Background: Observational studies suggest an association between fruit and vegetables intake and risk of bladder cancer, but the results are controversial.
Methods: We therefore summarized the evidence from observational studies in categorical, linear, and nonlinear, dose–response meta-analysis. Pertinent studies were identified by searching EMBASE and PubMed from their inception to August 2013.
Results: Thirty-one observational studies involving 12,610 cases and 1,121,649 participants were included. The combined rate ratio (RR, 95 % CI) of bladder cancer for the highest versus lowest intake was 0.83 (0.69–0.99) for total fruit and vegetables, 0.81 (0.70–0.93) for total vegetables, 0.77 (0.69–0.87) for total fruit, 0.84 (0.77–0.91) for cruciferous vegetables, 0.79 (0.68–0.91) for citrus fruits, and 0.74 (0.66–0.84) for yellow–orange vegetables. Subgroup analysis showed study design and gender as possible sources of heterogeneity. A nonlinear relationship was found of citrus fruits intake with risk of bladder cancer (Pfor nonlinearity = 0.018), and the RRs (95 % CI) of bladder cancer were 0.87 (0.78–0.96), 0.80 (0.67–0.94), 0.79 (0.66–0.94), 0.79 (0.65–0.96), and 0.79 (0.64–0.99) for 30, 60, 90, 120, and 150 g/day. A nonlinear relationship was also found of yellow–orange vegetable intake with risk of bladder cancer risk (Pfor nonlinearity = 0.033). Some evidence of publication bias was observed for fruit, citrus fruits, and yellow–orange vegetables.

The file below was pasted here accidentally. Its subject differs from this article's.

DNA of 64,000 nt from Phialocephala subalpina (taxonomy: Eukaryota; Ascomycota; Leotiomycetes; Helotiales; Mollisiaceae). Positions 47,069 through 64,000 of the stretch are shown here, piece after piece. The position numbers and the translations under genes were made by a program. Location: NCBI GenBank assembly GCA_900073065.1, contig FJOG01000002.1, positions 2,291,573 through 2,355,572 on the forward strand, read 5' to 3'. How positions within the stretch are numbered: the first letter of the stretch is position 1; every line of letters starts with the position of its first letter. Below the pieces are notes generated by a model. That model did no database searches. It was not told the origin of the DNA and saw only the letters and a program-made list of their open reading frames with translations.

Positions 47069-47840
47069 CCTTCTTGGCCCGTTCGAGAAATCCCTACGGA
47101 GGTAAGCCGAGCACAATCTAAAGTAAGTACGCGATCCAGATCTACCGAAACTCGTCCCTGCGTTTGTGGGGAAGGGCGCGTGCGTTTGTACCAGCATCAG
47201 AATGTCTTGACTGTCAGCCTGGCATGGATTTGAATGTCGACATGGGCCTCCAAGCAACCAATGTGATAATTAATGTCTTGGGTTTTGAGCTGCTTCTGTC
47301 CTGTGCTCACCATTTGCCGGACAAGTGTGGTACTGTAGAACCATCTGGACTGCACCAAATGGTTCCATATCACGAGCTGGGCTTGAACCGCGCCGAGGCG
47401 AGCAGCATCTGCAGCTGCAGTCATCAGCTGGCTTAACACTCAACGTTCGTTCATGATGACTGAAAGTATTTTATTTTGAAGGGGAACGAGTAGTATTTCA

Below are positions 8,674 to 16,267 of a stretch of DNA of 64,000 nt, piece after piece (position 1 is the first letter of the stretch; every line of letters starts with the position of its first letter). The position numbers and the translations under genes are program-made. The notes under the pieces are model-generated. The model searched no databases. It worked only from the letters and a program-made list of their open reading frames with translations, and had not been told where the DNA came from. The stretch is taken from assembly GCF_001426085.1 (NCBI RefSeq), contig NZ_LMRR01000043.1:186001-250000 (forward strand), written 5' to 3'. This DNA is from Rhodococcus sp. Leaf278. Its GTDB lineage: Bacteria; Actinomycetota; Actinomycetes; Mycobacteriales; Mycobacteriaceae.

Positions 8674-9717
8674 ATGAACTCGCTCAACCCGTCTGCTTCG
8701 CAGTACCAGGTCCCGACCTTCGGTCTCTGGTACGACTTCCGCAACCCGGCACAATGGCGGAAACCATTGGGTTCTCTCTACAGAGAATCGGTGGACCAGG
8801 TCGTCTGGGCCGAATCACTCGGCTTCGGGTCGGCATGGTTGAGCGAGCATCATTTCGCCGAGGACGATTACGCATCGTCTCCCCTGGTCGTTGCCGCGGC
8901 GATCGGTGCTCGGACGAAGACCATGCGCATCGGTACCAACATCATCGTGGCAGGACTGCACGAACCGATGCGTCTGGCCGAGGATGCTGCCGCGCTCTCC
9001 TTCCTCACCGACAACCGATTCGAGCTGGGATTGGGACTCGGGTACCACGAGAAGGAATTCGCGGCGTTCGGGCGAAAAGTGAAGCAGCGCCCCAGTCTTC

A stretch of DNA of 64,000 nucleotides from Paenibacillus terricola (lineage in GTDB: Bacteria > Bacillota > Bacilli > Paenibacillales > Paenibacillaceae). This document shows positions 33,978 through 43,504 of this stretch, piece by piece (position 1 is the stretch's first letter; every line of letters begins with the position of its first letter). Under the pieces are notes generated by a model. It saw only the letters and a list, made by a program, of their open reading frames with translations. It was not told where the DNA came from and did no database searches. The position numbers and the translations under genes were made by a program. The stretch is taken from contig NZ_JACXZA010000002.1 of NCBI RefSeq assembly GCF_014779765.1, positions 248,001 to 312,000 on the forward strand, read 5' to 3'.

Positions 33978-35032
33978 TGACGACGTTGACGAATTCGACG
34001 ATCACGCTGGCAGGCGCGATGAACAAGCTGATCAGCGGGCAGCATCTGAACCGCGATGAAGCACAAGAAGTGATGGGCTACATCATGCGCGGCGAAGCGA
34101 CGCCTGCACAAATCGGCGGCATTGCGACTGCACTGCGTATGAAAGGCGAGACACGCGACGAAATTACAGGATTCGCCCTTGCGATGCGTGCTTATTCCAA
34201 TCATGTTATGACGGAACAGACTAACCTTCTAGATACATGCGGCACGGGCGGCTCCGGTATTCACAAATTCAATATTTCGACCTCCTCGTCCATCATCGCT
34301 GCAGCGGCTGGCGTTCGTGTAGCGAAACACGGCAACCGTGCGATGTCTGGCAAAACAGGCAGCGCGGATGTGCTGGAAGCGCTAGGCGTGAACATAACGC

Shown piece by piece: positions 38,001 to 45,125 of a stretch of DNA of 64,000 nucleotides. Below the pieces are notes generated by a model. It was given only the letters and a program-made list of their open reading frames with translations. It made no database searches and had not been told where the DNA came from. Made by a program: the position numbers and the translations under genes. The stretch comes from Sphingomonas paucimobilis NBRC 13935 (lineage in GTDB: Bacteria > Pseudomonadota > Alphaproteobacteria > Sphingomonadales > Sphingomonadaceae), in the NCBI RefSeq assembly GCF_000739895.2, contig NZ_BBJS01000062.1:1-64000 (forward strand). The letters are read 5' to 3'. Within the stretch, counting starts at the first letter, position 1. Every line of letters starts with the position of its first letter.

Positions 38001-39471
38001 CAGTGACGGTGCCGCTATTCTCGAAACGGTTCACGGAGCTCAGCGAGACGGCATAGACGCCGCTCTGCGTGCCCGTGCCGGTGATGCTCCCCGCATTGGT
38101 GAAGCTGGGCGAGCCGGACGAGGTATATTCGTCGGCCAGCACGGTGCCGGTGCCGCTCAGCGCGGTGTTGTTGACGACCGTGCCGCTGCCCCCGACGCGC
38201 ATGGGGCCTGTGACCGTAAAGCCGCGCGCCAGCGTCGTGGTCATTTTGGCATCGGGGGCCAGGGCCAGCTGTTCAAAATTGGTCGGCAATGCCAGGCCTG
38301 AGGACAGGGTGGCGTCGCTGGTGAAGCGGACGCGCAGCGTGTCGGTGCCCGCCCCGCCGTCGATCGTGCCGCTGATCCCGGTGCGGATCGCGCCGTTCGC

Conclusion: This meta-analysis supports the hypothesis that intakes of fruit and vegetables may reduce the risk of bladder cancer. Future well-designed studies are required to confirm this finding.
- bladder cancer
- bladder neoplasms